That’s a line used several times by Kurt Vonnegut in his nonfiction writing. He explains, though, that its origin is his uncle Alex, of whom Vonnegut wrote, “And his principal complaint about other human beings was that they so seldom noticed it when they were happy. So when we were drinking lemonade under an apple tree in the summer, say, and talking lazily about this and that, almost buzzing like honeybees, Uncle Alex would suddenly interrupt the agreeable blather to exclaim, ‘If this isn’t nice, I don’t know what is.”’
Let me just say that the line, as important as it has been to me in the past, so much so that I have said it multiple times during our sabbatical, has never been as a poignant as it is right now. Here in Nice today we spent much time at the beach (note, I’m using a photo I took at the beach yesterday instead of one from today in swimming suits – I know where my bread is buttered, if you know what I mean). So tell me, can you imagine a better time than sitting with your family on a beach in the French Riviera?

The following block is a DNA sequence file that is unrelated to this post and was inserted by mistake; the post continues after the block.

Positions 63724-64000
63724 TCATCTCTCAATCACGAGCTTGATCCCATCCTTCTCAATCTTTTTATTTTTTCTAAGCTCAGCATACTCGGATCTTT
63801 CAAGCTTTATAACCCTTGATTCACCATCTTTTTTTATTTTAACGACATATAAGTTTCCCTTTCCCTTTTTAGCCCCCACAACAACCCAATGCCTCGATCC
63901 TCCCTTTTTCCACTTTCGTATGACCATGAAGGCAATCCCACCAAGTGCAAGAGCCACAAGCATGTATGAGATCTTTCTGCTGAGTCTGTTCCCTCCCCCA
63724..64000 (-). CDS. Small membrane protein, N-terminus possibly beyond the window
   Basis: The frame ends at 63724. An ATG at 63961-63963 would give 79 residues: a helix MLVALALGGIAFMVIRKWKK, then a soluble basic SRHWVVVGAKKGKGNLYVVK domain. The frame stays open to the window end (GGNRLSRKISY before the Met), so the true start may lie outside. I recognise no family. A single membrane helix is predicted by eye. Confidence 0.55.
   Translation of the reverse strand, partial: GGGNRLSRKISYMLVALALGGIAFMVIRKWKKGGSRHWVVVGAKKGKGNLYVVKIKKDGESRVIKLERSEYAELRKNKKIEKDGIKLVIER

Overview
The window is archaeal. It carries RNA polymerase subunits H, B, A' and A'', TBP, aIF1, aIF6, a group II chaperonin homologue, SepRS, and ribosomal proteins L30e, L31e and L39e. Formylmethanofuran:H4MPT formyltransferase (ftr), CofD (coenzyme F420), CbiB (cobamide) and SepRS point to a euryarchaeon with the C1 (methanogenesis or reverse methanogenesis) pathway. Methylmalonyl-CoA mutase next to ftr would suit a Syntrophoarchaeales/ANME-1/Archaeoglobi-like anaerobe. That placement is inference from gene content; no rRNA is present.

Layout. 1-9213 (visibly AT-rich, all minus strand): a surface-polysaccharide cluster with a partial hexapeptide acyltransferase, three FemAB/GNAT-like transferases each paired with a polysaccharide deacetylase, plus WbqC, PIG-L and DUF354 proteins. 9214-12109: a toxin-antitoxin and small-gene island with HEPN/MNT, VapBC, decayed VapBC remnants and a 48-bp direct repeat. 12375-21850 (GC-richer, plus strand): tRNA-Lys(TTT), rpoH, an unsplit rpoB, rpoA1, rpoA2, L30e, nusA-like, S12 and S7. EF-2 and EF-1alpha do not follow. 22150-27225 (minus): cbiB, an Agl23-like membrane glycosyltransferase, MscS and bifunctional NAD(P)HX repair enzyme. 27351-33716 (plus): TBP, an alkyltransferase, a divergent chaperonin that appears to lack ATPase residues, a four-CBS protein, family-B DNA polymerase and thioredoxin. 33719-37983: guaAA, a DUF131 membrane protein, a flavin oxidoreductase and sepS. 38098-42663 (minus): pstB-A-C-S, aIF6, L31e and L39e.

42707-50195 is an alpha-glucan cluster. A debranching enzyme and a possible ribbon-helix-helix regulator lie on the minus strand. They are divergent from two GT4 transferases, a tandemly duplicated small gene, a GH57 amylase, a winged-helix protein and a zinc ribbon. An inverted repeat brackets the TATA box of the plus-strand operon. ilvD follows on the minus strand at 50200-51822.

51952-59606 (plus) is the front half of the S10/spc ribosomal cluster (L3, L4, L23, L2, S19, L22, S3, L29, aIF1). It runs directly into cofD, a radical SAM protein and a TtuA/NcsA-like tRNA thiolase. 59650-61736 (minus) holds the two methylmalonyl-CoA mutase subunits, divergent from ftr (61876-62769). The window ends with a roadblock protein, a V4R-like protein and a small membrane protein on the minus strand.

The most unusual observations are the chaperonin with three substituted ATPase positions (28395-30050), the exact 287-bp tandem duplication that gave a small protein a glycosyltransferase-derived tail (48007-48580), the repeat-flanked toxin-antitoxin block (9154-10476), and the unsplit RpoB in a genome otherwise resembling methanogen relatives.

Here’s more from that Vonnegut essay (which you really should go read yourself, especially you, Steve Miranda), “So I do the same now, and so do my kids and grandkids. And I urge you to please notice when you are happy, and exclaim or murmur or think at some point, ‘If this isn’t nice, I don’t know what is.'”
If this isn’t nice (Nice), I don’t know what is.